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Bitcoin miners ramp up as hashrate hits record before halving

EditorNikhilesh Pawar
Published 15/11/2023, 03:34 am
Updated 15/11/2023, 03:34 am
© Reuters.

NEW YORK - As the cryptocurrency market anticipates the next Bitcoin "halving" in April 2024, U.S. Bitcoin miners are intensifying their efforts to maximize profits. The halving event, which will cut the Bitcoin block reward in half, is increasing the urgency among the 13 largest U.S.-listed mining companies to expand their operations. Gregory Lewis from BTIG highlighted this rush to set up more mining rigs before the available Bitcoin supply tightens further.

The Bitcoin network's computational power, known as the hash rate, has been reaching new heights for 11 consecutive months, according to data from J.P. Morgan and This sustained increase indicates a growing energy demand for Bitcoin mining activities. The recent surge in Bitcoin's value by approximately 37% to $37,000 over the past month has incentivized miners to accelerate the production and sale of new coins.

Despite these efforts, miner revenues have not yet returned to their early 2021 peak levels. On November 11, average revenue hit $32.46 million, with earnings per petahash per second climbing to $81 from $70 earlier in November. However, these figures still fall short of the $127 peak earnings recorded in early 2021.

The upcoming halving is expected to pose significant challenges for smaller miners by reducing the block reward from 6.25 to 3.125 bitcoins. This reduction could lead to market instability, with potential mergers and bankruptcies among less competitive miners. Larger mining corporations like Marathon Digital (NASDAQ:MARA) and Riot are preparing for this shift by planning acquisitions of struggling operations post-halving.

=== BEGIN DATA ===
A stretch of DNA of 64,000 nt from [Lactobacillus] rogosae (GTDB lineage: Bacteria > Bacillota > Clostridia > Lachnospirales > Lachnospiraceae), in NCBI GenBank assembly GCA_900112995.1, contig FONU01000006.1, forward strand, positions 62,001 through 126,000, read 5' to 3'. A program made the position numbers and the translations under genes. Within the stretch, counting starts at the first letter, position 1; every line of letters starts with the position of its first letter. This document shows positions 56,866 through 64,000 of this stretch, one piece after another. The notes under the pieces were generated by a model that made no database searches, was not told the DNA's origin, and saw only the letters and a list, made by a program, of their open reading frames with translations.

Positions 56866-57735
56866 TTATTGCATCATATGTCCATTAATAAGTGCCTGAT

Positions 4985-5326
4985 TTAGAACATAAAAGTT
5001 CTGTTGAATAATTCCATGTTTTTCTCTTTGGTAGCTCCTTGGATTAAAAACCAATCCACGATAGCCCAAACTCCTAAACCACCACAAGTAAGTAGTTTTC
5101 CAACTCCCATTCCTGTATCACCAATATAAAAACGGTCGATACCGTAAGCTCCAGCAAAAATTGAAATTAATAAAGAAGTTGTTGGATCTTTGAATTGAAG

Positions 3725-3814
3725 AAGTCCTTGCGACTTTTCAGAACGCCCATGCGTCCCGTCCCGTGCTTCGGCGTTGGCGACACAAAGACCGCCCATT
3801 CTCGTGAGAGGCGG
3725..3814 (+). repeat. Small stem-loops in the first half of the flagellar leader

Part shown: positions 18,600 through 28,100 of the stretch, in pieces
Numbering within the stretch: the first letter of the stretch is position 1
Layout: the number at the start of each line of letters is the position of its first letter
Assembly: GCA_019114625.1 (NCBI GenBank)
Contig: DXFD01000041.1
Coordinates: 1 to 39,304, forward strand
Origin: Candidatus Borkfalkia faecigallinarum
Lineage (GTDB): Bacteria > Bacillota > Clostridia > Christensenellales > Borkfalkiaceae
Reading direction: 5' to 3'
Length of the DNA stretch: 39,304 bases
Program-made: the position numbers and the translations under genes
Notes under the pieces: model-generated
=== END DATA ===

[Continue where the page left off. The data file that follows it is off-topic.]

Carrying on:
Didar Bekbauov, CEO of Xive, warns of machine shutdowns at his company and predicts that smaller operations may not survive the reduced incentives following the halving. William Szamosszegi, CEO of Sazmining, also anticipates that the halving could eliminate smaller miners who cannot sustain high-level competition.


The Bitcoin network's built-in difficulty adjustment mechanism ensures decentralization by modifying the challenge of solving blocks based on past performance. Miners are responding by investing in more efficient machinery and relocating to regions with cheaper electricity costs to maintain profitability.

With a fixed limit of 21 million bitcoins and 19 million already mined, the pressure is mounting for miners to capitalize on current opportunities before the next halving event reshapes the industry landscape.

This article was generated with the support of AI and reviewed by an editor. For more information see our T&C.

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